For patients with type 1 diabetes, a pancreas transplant can mean a life free from testing blood sugar, taking insulin, and the constant threat of dangerous fluctuations in blood glucose. A relatively uncommon procedure, pancreatic transplant is reserved primarily for type 1 diabetics who cannot effectively control their diabetes through diet or insulin injections, or who have end stage kidney failure and require a kidney transplant. Patients with kidney failure may receive pancreatic transplantation, either simultaneously with the kidney or in a separate procedure following kidney transplantation.
Additionally, pancreas transplantation is beneficial for diabetics who no longer develop symptoms when their blood sugar gets too low. Under some circumstances pancreas transplantations may be utilized for type 2 diabetics as well.
Types of pancreas transplant surgery:
- Patients may receive both a pancreas and a kidney at the same time from the same deceased donor.
- Patients may first receive a kidney from a living donor, and then later have a pancreas transplant from a deceased donor.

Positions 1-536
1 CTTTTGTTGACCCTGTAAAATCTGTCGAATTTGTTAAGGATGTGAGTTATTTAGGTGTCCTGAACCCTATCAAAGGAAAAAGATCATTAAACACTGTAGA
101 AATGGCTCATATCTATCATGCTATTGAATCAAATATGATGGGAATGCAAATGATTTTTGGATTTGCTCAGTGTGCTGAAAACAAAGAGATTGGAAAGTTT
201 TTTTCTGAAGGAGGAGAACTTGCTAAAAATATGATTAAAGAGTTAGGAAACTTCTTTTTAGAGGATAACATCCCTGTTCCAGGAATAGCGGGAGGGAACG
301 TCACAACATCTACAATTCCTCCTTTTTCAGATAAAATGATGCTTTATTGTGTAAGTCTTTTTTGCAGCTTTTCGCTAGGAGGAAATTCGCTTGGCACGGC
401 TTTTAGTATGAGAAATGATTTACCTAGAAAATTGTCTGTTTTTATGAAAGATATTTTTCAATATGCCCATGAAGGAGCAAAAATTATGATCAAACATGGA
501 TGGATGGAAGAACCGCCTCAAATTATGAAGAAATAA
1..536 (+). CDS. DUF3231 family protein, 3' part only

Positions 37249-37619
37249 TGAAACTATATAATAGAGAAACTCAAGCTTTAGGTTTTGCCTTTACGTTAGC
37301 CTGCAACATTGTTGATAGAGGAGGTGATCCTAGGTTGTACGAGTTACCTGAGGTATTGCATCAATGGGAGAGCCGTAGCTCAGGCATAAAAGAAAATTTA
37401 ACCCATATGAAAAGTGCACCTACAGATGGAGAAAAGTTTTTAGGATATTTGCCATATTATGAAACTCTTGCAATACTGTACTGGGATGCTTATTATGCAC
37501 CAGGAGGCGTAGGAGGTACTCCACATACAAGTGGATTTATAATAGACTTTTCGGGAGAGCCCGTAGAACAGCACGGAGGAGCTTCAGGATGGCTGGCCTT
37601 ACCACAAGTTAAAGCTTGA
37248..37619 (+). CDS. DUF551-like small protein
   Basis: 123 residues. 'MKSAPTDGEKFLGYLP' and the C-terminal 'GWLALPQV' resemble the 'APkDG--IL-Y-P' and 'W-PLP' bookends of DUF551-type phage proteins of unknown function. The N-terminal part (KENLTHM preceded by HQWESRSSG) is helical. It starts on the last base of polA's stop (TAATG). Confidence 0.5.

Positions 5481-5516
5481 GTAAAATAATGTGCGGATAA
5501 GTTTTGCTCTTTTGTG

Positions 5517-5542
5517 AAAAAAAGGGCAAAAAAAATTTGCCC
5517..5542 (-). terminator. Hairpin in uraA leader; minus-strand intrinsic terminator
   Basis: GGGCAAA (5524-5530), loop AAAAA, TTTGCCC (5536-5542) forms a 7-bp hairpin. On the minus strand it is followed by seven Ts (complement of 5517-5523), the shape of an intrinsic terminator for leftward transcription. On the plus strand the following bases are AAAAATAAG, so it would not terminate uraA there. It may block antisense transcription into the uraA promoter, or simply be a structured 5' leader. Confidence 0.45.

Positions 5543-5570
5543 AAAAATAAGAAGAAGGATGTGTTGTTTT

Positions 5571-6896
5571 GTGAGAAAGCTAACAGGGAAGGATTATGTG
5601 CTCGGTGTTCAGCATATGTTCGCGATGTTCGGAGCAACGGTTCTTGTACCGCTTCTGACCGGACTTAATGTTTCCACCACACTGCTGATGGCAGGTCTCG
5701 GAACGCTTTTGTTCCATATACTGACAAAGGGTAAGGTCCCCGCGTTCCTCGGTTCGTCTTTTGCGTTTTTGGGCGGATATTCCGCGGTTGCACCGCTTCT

- The small percentage of patients with hypoglycemic awareness who do not have any significant kidney injury may receive a pancreas transplant alone.
In the first option, if the patient’s body rejects the kidney, it will reject the pancreas at the same time. That is a small advantage because otherwise it’s hard to detect pancreas rejection, which is almost always treatable. This occurs in about 10 percent of patients.
The second option is preferable because kidney transplant results are significantly better when from a living donor. Also, it can take years to get a kidney from a deceased donor, while waiting times for a pancreas alone is much shorter.
Dr. Lloyd E. Ratner, Director of the NewYork-Presbyterian/Columbia Renal and Pancreatic Transplant Program, explains more about pancreas transplants in this video: